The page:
AFP, published on Friday, May 20, 2022 at 5:24 p.m.
Delays and additional costs: the site of the EPR nuclear power plant built by EDF at Hinkley Point in England is experiencing a new slippage, the impact of which the British government however minimized for the United Kingdom on Friday.
The start-up of the first reactor is now planned “in June 2027”, revealed the French energy company overnight from Thursday to Friday.
The plant, under construction since 2016 in Sommerset (south-west England), was initially scheduled to start at the end of 2025, a schedule already postponed last year to June 2026.
For the two units, the risk of delay is now “evaluated at 15 months”, provided that there is no new pandemic or additional effect of the war in Ukraine, according to EDF which figures the new additional cost at at least 3 billion pounds (approximately EUR 3.5 billion).
The plant is expected to cost “between 25 and 26 billion pounds”, against 18 billion expected in 2016 when the green light from London.
The British government said on Friday that it wanted to continue to “work closely with EDF to finalize Hinkley Point C”, stressing that the additional cost would not fall on the British.
The delay is attributed by EDF to the pandemic which has hampered the possibilities of working, and to an additional volume of studies and civil engineering works.
The controversial project from the start is contested by French unions for its cost.
“If the (British) government had invested as much in offshore wind as in Hinkley C, we would have had three times the energy in a fraction of the time,” environmental NGO Greenpeace lambasted on Friday, saying the delay in this new source of electricity will ultimately fall indirectly on the British taxpayer.
– Accumulated setbacks –
The EPR (European Pressurized Reactor) is a model of nuclear reactor that is more powerful and designed to be safer than previous generations. Three are complete, in Finland and China, and three are under construction, one in France and two at Hinkley Point.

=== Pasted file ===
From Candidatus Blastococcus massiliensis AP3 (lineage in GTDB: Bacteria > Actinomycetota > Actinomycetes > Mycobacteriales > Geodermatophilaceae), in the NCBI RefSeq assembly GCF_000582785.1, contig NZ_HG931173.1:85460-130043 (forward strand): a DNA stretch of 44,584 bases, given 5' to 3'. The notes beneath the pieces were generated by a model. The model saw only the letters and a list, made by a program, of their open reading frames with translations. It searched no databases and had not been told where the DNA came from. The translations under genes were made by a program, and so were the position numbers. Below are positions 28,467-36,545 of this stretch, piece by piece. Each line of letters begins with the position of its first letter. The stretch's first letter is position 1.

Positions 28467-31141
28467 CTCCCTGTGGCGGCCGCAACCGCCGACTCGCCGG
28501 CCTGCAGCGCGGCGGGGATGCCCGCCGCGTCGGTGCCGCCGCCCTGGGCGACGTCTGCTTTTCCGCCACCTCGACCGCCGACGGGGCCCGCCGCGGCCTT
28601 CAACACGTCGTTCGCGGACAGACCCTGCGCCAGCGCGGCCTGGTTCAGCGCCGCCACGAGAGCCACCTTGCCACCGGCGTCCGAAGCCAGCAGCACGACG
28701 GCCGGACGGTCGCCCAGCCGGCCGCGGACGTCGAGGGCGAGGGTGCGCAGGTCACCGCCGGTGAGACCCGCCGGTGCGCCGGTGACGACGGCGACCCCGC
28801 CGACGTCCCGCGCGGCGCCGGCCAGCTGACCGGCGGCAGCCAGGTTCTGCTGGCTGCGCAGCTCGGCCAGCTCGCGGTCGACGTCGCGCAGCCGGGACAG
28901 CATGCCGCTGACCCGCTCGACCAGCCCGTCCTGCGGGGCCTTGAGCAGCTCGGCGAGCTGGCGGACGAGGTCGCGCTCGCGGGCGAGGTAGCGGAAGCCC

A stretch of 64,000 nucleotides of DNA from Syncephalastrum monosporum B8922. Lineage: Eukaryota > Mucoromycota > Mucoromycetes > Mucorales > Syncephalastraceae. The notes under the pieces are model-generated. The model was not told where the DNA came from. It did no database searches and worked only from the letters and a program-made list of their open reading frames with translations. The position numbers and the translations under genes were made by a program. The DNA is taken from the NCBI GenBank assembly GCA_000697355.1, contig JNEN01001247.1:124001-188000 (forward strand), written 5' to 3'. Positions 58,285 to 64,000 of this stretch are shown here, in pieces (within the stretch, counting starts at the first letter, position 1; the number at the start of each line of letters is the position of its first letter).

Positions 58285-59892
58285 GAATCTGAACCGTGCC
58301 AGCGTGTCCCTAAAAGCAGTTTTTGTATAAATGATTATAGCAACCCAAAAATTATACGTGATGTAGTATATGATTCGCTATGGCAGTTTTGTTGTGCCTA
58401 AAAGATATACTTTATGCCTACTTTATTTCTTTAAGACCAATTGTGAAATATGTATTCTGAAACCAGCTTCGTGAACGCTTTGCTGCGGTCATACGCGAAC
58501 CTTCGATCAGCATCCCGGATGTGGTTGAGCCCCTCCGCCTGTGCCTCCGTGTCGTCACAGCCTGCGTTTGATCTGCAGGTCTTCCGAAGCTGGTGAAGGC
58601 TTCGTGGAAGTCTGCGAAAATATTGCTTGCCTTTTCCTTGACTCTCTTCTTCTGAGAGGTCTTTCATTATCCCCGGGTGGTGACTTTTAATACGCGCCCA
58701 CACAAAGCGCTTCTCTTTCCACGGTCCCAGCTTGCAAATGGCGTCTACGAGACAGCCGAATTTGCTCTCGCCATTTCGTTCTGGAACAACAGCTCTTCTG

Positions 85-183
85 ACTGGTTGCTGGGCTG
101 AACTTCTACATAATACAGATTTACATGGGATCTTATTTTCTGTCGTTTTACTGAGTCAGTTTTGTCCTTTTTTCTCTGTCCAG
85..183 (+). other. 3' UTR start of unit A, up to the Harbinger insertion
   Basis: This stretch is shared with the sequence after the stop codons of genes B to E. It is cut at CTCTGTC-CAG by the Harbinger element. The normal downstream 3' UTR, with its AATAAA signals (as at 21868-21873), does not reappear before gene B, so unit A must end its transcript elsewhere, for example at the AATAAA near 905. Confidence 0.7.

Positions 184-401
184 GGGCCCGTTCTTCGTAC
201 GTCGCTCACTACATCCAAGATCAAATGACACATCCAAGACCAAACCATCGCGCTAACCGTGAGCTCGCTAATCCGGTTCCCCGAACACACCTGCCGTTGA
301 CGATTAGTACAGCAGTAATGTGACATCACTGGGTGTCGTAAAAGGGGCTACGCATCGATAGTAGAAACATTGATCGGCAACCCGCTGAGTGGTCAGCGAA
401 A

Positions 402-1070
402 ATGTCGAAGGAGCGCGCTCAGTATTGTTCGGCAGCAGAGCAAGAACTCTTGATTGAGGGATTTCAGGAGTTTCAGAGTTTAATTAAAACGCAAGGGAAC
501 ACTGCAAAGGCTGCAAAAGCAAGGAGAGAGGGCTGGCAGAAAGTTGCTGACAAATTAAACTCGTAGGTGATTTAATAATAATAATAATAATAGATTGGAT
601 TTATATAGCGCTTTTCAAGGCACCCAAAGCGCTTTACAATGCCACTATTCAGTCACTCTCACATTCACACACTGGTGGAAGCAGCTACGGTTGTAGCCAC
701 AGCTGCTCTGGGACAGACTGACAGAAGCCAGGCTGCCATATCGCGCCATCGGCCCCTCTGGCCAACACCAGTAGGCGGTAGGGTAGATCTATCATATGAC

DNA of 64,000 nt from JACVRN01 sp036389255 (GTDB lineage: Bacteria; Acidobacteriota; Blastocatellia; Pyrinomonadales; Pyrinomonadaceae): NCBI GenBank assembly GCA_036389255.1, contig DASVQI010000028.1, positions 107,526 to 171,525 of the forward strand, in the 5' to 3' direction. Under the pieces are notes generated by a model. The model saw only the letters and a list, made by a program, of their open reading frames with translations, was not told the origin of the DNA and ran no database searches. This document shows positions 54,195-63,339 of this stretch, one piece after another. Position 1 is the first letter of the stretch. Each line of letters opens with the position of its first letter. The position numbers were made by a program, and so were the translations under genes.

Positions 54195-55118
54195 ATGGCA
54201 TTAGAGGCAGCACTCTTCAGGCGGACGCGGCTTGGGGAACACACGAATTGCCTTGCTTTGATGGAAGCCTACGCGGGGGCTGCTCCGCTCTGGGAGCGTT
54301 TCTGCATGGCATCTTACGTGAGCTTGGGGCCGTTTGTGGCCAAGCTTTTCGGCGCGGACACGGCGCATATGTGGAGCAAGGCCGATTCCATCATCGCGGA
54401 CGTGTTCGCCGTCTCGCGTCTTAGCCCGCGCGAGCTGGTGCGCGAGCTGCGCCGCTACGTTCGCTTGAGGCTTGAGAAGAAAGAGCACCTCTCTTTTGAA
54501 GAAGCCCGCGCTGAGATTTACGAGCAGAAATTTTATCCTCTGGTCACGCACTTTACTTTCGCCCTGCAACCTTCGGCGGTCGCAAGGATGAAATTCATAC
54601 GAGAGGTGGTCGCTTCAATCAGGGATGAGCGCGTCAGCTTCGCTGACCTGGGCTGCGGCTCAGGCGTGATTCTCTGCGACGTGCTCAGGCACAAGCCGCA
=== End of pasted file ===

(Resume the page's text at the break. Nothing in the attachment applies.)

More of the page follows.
But the Finnish reactor (Olkiluoto-3) started in March 12 years late, and of the two Chinese EPRs commissioned in 2018 and 2019, one has been shut down since July 2021 for technical problems.
As for the French reactor, in Flamanville, the cumulative delays reach 11 years for a fuel loading now planned for the 2nd quarter of 2023, and a cost of 12.7 billion euros, four times more than announced in 2006.
EDF accumulates bad news this year. The group had to be recapitalized in April, and its profit will plunge in large part because the French state has asked it to sell more electricity at low prices.
The group must also solve a pipe corrosion problem. In total, more than half of the reactors in France are now shut down for maintenance.
Hinkley Point C is the only nuclear power station under construction in the UK. EDF is the contracting authority and its Chinese partner CGN owns a third of the project.
It adjoins the Hinkley Point B power station, commissioned in 1976 and which EDF has planned to shut down by July – even if London plans to extend it, according to The Guardian, so as not to reduce its low-carbon energy production to time of climate emergency and war in Ukraine.
A British parliamentary report also denounces on Friday the planned closure by 2028 of seven nuclear power plants which were sold in 2009 to EDF, estimating that it will result in “a significant reduction in energy production in the United Kingdom “.
According to this report, the contract for the sale of the power stations to EDF poses a “disproportionate risk” to the British taxpayer for the future dismantling of these power stations, which should cost another billions of public funds, after already 10.7 billion books in two years.
The ambition across the Channel is to maintain the nuclear share of the energy mix at 20% in order to achieve carbon neutrality by 2050 – while there are currently 15 reactors in the United Kingdom on 8 sites. London wants to produce 95% low-carbon electricity by 2030.
In France, the EPR remains at the heart of the energy and climate strategy. President Emmanuel Macron has announced his intention to relaunch a nuclear program with six new generation EPR2 reactors.
The first commissioning is not expected before 2035 or 2037, at a massive cost estimated at more than 50 billion euros for six reactors.
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